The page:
There are a couple more benefits of income strategies as well.  Instead of rooting for your long positions to go up in price, you wake up each day and check the quote hoping it is flat.

Suddenly unchanged is great.

Remember, you get zero benefit if the shares go up – you have effectively agreed to sell them at $13? no matter what.  Energy Transfer goes to $20?  You’ll get $13.  So flat is good!

The other benefit is that you get downside protection.  If Energy Transfer units fall 10% by October – to $11.72 – someone with just a long position (obviously) loses 10% on the shares – or $1.30 – which would be partially offset by the $.61 of total dividends they should receive (making their loss $.69 per share, or 5.3%).

In our $13 covered call example, however, the covered call writer still makes a profit:  Despite losing $1.30 on the Energy Transfer long position, the covered call writer took in the $.93 option premium and $.61 in dividends ($1.54 total) resulting in a $.24 gain – or 1.8%.

So with our trading strategy, you can be right (a profitable trade!), even when you’re wrong.

This is a very important concept:  Every covered call or covered put position has a breakeven price – the price where the overall trade starts to lose money.  You should always know your breakeven before opening a covered call or put position.


While the idea of ‘income’ on a short position seems strange, covered put strategies allow options premiums to be earned on short positions.  Because those short stocks pay out dividend rather than receive them, one primary difference between covered call income strategies and covered put income strategies is that dividends are your friend if you are writing covered calls while they are your enemy (and expense!) if you are writing covered puts.

The second of our three primary covered call and covered put strategies – which we call the ‘limit order’ strategy (this is not a common industry term) – involves selling options at strikes and expirations where you would actually want to exit your position.

Let’s say, for example, we own and love Energy Transfer shares and are convinced they are going to $17.00 this year (remember the stock is theoretically trading at $13), at which point they would arguably be fairly valued .

Some investors will actually put out limit orders at their price target to maintain discipline – HUGE mistake!  Why not sell the October $17.00 call (for $.07) or the January, 2024 $17.00 call (for $.26) and effectively get paid for putting a (kinda sorta) ‘limit order’ out there via the options market that lets your shares be taken at that price?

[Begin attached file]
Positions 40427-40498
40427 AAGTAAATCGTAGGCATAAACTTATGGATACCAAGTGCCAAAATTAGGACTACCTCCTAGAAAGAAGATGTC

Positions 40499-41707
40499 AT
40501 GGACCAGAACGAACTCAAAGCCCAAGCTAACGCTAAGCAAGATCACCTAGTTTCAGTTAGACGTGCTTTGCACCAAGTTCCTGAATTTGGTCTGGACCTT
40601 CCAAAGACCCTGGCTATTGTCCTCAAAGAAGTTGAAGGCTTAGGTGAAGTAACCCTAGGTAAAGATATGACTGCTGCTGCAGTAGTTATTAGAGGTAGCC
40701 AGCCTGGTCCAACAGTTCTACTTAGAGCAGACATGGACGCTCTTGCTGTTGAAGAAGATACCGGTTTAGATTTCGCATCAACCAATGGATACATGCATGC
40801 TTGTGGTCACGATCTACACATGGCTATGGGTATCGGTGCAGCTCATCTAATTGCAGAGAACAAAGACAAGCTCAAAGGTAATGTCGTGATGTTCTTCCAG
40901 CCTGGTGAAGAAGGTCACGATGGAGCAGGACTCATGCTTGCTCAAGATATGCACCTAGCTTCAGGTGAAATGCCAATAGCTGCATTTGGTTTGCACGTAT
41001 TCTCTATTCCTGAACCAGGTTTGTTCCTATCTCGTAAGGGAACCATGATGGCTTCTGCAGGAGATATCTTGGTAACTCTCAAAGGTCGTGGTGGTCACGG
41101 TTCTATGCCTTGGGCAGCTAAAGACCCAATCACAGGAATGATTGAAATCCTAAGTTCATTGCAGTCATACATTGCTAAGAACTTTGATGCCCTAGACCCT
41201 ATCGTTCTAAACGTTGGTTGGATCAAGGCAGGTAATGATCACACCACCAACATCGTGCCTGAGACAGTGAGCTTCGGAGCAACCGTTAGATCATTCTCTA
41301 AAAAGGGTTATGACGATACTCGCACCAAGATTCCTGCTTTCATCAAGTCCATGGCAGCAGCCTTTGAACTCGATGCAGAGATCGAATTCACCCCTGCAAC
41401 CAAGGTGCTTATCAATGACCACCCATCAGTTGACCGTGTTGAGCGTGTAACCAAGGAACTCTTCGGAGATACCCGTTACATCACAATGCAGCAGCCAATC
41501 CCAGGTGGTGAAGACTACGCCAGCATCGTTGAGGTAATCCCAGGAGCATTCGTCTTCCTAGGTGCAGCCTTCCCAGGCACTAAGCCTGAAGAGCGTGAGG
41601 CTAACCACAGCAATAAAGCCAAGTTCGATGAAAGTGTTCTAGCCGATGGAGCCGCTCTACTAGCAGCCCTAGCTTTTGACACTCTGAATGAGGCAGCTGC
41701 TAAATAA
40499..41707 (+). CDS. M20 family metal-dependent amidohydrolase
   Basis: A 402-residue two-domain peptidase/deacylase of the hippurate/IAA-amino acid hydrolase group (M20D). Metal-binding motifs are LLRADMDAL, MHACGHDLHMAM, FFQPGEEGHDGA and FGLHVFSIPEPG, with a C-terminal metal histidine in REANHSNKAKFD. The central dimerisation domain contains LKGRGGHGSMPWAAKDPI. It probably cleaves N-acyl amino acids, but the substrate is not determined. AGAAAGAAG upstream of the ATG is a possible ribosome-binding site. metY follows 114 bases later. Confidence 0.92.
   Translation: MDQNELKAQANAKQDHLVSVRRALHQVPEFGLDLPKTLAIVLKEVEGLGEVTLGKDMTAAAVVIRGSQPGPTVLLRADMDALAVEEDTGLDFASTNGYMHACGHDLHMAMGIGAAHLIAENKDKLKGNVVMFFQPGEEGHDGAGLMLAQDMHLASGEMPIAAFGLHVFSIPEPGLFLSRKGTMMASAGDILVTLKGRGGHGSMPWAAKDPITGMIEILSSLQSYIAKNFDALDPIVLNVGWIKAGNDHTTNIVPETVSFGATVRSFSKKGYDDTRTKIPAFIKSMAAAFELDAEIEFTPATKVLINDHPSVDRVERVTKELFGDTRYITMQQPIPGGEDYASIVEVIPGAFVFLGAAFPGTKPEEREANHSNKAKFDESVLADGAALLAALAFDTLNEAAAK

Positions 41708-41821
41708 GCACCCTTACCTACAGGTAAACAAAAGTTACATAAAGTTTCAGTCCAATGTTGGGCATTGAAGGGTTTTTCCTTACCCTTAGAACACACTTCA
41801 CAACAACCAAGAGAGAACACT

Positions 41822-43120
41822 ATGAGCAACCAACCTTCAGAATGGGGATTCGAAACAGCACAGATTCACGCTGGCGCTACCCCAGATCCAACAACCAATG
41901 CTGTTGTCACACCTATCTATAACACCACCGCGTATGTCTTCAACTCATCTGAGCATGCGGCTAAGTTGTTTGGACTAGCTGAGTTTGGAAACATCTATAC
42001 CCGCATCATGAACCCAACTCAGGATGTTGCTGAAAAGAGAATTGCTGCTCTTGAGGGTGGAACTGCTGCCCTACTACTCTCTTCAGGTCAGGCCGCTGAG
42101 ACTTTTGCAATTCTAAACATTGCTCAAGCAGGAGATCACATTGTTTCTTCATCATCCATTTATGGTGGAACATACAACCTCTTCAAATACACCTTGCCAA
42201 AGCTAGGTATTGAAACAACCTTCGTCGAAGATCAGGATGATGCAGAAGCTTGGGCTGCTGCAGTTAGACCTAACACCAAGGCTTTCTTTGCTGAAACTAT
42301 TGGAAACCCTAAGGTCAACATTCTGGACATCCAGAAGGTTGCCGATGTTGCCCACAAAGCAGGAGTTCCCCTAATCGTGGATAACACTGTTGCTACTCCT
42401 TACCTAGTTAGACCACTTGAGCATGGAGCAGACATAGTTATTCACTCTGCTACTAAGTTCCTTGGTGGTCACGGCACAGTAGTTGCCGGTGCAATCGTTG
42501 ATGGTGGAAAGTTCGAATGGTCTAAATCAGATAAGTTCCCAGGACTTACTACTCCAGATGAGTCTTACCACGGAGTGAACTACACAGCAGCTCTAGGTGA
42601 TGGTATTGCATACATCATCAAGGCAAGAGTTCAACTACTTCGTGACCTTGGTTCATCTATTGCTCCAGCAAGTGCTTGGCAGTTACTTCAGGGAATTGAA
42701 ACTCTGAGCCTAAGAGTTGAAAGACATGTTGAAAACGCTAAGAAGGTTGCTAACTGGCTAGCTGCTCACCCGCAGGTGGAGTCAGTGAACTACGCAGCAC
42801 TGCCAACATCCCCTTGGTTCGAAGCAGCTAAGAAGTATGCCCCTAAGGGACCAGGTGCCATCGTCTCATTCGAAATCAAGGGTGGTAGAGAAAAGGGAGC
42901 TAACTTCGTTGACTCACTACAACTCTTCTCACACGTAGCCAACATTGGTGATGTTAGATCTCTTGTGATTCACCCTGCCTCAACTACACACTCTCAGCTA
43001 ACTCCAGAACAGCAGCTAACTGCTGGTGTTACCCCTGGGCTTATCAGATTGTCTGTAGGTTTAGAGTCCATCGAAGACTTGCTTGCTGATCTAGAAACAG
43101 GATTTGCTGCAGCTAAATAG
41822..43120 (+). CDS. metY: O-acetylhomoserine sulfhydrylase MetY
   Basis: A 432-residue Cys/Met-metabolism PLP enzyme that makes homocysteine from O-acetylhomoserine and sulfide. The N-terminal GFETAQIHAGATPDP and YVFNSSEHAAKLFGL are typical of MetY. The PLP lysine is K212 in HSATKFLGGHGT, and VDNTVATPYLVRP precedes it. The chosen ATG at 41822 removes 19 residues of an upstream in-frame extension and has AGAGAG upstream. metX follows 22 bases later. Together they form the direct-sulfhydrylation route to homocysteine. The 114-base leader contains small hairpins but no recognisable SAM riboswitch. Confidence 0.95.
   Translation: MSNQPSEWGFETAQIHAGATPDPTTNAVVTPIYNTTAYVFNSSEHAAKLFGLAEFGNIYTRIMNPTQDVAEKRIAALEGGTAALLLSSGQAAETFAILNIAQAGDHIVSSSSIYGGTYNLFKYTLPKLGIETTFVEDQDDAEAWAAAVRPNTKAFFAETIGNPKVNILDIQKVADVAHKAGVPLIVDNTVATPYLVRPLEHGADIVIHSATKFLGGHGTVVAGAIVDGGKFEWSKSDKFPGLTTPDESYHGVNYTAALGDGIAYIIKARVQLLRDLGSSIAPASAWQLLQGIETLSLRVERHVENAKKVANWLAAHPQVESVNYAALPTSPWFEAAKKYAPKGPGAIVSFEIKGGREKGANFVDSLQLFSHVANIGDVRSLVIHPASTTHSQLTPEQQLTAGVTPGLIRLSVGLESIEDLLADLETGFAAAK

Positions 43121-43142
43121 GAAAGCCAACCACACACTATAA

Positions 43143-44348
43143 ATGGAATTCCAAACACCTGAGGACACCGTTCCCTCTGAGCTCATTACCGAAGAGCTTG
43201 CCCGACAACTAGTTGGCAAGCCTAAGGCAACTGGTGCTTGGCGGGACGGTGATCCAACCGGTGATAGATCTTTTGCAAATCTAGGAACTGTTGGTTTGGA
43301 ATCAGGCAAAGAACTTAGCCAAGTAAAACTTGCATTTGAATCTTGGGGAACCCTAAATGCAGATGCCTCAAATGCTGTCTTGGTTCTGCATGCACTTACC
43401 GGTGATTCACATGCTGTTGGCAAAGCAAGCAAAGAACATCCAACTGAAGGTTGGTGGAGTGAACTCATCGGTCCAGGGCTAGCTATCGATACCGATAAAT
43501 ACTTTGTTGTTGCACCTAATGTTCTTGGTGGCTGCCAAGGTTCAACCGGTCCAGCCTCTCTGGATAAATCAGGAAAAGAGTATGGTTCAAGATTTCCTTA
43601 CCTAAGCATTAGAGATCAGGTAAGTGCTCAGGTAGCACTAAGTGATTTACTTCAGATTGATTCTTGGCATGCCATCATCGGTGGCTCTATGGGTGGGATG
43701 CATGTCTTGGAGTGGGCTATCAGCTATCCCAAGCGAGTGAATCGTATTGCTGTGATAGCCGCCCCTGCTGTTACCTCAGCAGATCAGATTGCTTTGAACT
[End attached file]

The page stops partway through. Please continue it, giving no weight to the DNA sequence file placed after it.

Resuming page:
While you may yawn at an extra percentage point or two in this example (pennies count!), on a more volatile stock like META the October $200 strike calls are trading at $19.70 with META shares trading at $183.12.  That’s a heck of a big payment for a ‘limit order’ if you truly plan to sell at $200. AGAIN ALL THESE EXAMPLES NEED TO BE GREENFIELD AND USE ROUND NUMBERS AS MUCH AS POSSIBLE.

The third of our three primary covered call and covered put strategies involves writing ‘In the Money’ options on long or short positions.  While these strategies tend to provide very limited upside potential, they add a significant amount of certainty, especially for shorter term options.

Sticking with our Energy Transfer example, an investor could buy ET units at $13.02 and immediately write April, $11 call options for $2.15.  As long as Energy Transfer is trading above $11.00 in six weeks –– this ‘In the Money’ trade would result in a $.13 profit, or 1.0%.  While this is a lower return than we generally seek for ‘In the Money’ trades, it would result in a 12.2% annualized return without using margin.

Keep in mind, even an ‘In the Money’ trade can lose money, but our breakeven point on our Energy Transfer example would be $10.87 per share (the $13.02 purchase price minus the $2.15 call option premium) – 19.8% below the current price.

Over the fifty months since the beginning of 2019, Energy Transfer shares have declined more than 19.8% over the course of a month twice:  A 20.0% decline in December, 2019 and a whopping 59.1% decline in March, 2020 as the pandemic hit.


This brings us to our final lesson for ‘Options 102:’   Any covered call or covered put trade can be closed out early if the position looks likely to result in a loss.  The option written against the long or short position can be repurchased in the open market (you don’t need to buy it back from whoever bought it from you – in fact you will never know who purchased it) and the underlying position can be  closed.

In summary, even deep ‘In the Money’ strategies require investors to have a market view (do you write call or puts?) and a fundamental view on the positions being traded.  If only there were a monthly service run by two experts with more than fifty years of combined market experience who follow and model stocks every day to guide investors through the process….

Nathan Weiss & Keith Schaefer
Co-Founders, In The Money options trading service